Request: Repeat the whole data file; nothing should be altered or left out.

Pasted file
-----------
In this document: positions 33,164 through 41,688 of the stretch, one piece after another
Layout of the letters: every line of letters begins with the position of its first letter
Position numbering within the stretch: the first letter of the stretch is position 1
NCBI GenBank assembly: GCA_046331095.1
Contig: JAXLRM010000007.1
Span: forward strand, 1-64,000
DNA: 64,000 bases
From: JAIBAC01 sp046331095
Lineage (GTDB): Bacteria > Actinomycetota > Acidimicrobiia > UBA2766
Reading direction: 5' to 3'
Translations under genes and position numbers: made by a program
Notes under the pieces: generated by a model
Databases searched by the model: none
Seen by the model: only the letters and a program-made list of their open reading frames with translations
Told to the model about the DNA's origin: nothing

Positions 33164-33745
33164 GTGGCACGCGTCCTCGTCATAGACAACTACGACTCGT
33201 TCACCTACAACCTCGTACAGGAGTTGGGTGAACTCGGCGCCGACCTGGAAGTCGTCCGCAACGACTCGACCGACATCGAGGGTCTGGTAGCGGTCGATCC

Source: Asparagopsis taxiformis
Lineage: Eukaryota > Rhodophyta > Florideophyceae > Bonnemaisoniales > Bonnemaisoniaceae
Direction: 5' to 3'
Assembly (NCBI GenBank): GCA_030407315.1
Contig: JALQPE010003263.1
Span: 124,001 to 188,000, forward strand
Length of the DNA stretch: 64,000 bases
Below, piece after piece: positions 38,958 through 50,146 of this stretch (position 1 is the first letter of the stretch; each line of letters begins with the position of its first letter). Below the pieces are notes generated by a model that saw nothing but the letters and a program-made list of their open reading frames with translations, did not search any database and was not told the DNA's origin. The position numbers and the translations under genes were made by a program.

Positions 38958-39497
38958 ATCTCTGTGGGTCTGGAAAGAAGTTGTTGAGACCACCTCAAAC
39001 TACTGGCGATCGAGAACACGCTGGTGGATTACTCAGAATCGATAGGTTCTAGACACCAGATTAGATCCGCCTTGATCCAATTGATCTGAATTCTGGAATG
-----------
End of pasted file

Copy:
In this document: positions 33,164 through 41,688 of the stretch, one piece after another
Layout of the letters: every line of letters begins with the position of its first letter
Position numbering within the stretch: the first letter of the stretch is position 1
NCBI GenBank assembly: GCA_046331095.1
Contig: JAXLRM010000007.1
Span: forward strand, 1-64,000
DNA: 64,000 bases
From: JAIBAC01 sp046331095
Lineage (GTDB): Bacteria > Actinomycetota > Acidimicrobiia > UBA2766
Reading direction: 5' to 3'
Translations under genes and position numbers: made by a program
Notes under the pieces: generated by a model
Databases searched by the model: none
Seen by the model: only the letters and a program-made list of their open reading frames with translations
Told to the model about the DNA's origin: nothing

Positions 33164-33745
33164 GTGGCACGCGTCCTCGTCATAGACAACTACGACTCGT
33201 TCACCTACAACCTCGTACAGGAGTTGGGTGAACTCGGCGCCGACCTGGAAGTCGTCCGCAACGACTCGACCGACATCGAGGGTCTGGTAGCGGTCGATCC

Source: Asparagopsis taxiformis
Lineage: Eukaryota > Rhodophyta > Florideophyceae > Bonnemaisoniales > Bonnemaisoniaceae
Direction: 5' to 3'
Assembly (NCBI GenBank): GCA_030407315.1
Contig: JALQPE010003263.1
Span: 124,001 to 188,000, forward strand
Length of the DNA stretch: 64,000 bases
Below, piece after piece: positions 38,958 through 50,146 of this stretch (position 1 is the first letter of the stretch; each line of letters begins with the position of its first letter). Below the pieces are notes generated by a model that saw nothing but the letters and a program-made list of their open reading frames with translations, did not search any database and was not told the DNA's origin. The position numbers and the translations under genes were made by a program.

Positions 38958-39497
38958 ATCTCTGTGGGTCTGGAAAGAAGTTGTTGAGACCACCTCAAAC
39001 TACTGGCGATCGAGAACACGCTGGTGGATTACTCAGAATCGATAGGTTCTAGACACCAGATTAGATCCGCCTTGATCCAATTGATCTGAATTCTGGAATG